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São Paulo's Best Restaurants

Regional cachaças at Mocotó, in the Vila Medeiros district.

Photo: David Nicolas

No brooding—and please, no Havaianas flip-flops, such as I’m wearing—at Gero. Yes, this is the low-key Italian outpost of the chic Fasano hotel and restaurant empire. But according to our table companion—an editor at Brazilian Vogue— 60 Birkin bags arrived in São Paulo with the recent opening of the Hermès store, “and they’re all here today.” Gero owner Rogério Fasano joins our table, dapper with a cashmere sweater draped just-so over his jacketed shoulders. “Meat smothered in red sauce and cheese, with fries and white rice” is how Fasano describes typical Italo-Brazilian cantina fare. He takes pride in the role his family played in tuning Paulistas to the refinements of modern cucina. Fittingly, the porcini in our pasta were flown in from Italy, and the milanesa, a plate-size veal cutlet breaded in tiny cubes of white sandwich bread, presents a truly bella figura. “São Paulo restaurants are so great because we thrive on regular customers, not a tourist economy,” Signor Fasano declares. He then waves arrivederci to a regular, the owner of the soccer club São Paulo, the crosstown enemies of the Corinthians.

In the 21st-century edition of the post-Columbian culinary exchange, Brazilian chefs travel to Spain to absorb new techniques and spread the word about their native ingredients. Meanwhile, Spanish—or rather, Catalan—chefs head to São Paulo, smelling gold. Madrid-based super-toque Sergi Arola has just opened Arola Vintetres in a high-rise hotel in Jardins. A few years ago the adorable Catalan twins Javier and Sergio Torres (they look like Vince Vaughn’s handsomer younger brothers and are chef-owners of the celebrated Dos Cielos, in Barcelona) launched their swank Eñe, in the up-and-coming southern Jardins district. “One of us can always be here, the other in Barcelona,” says Sergio, smiling. “Of course nobody can tell us apart.” Playing innovation (oyster tartare inside a hollowed-out cherry tomato dolloped with caviar) against tradition (the best pa amb tomàquet and patatas bravas outside Barcelona), Eñe’s menu hits all the right notes. The succulent seafood fideuà, a pasta paella, almost transports us to the Spanish Mediterranean chiringuitos (beach shacks). Almost, because the room is no shack, with its lipstick-red wall hanging accenting the mod warehouse-style mix of warm wood and concrete.

São Paulo’s 1.5 million-strong Nikkei (Japanese Brazilian) population is the biggest Japanese community outside Japan. This makes the city home to pristine sushi restaurants, such as Jun Sakamoto or Kinu, inside the muito-luxe Grand Hyatt hotel. One foggy morning we meet the ebullient Adriano Kanashiro at a street fair in Liberdade, the city’s Little Tokyo, near downtown. Until recently Kinu’s chef de cuisine (about to launch a place of his own), Kanashiro is third-generation Nikkei of Okinawan descent. Japanese first came to Brazil in 1908 to work as farmers, he tells us while sprinkling a springy shrimp ball snagged from a street vendor with katsuo flakes and spicy green sauce. “Our ancestral cuisine had to adapt,” he continues, now sipping caju juice from a tropical-fruit stall, “into its own kind of fusion.” To prove his point he swings us by Itiriki Bakery. Here, Japanese karepan (curry buns) are sold alongside Brazilian palmito cakes and eggy breads laced with Portuguese sausage. Our next stop, Mercado Municipal, the city’s main market, is a short drive away. Under its soaring roof we take in the strands of Brazil’s multicultural past: Italian purveyors of spicy Calabrian sausage; Portuguese salt cod experts; shrinelike Amazonian stalls hung with herbs used in macumba rituals; riotous produce stands you can smell from miles away. We eyeball an electric-pink wedge of guava while Kanashiro test-chews a new pineapple variety called gomo-de-mel. Then he haggles with the fishmonger for crocodile-tail meat. (“Tastes like fish, only fishier.”)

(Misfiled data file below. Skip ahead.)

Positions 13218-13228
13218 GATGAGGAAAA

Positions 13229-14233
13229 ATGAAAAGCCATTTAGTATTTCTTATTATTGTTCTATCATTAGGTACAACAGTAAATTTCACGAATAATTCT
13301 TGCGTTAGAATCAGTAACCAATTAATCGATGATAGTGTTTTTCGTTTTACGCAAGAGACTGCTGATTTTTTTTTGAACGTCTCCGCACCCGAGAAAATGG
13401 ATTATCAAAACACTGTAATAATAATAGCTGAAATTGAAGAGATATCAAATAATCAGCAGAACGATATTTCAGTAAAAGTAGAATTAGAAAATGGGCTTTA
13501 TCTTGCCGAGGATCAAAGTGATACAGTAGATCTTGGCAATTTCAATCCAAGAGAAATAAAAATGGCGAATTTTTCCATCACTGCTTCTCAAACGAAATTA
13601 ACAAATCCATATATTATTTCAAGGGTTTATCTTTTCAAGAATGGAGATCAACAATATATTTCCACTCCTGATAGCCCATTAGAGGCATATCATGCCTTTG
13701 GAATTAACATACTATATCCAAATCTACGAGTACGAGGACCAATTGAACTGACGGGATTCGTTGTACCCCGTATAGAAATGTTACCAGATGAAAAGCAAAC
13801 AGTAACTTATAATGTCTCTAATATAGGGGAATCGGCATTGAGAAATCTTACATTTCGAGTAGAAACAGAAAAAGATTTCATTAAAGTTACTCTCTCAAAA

Kanashiro is back with us for dinner at the white-hot Kinoshita, where the sushi chefs have Japanese features and sexy Brazilian body language. Kinoshita has a Zen-on-steroids design and a magnetic host in chef and co-owner Tsuyoshi Murakami, Kanashiro’s rival and pal. “Mura” was born in Japan and worked in Spain and New York, which explains his beguiling Japo-Mediterranean hybrid cuisine with the occasional tropical flourish. I note that the umeboshi plum sauce makes a surprisingly perfect foil for the tangy grilled disks of pupunha, and that buffalo mozzarella benefits from accents of ginger, lime, and house-made soy sauce. This same sweetish organic shoyu mingles with olive oil to highlight a simple, hauntingly delicious dish of daikon and shaved Japanese cured mullet roe. Aha! Across the room I spot an old acquaintance, a Basque chef with a TV show in Spain and a restaurant in Mexico City. He’s dining with a famous young Mexican cook whom I last saw in Madrid. Briefly, I join their table. Over mango ravioli with yuzu ice, we compare notes from our São Paulo eating adventures. Is priprioca the Next Great Flavor? Will Amazonian foodstuffs conquer the world? We share in the feeling: the future is now.

Anya von Bremzen is a Travel + Leisure contributing editor.

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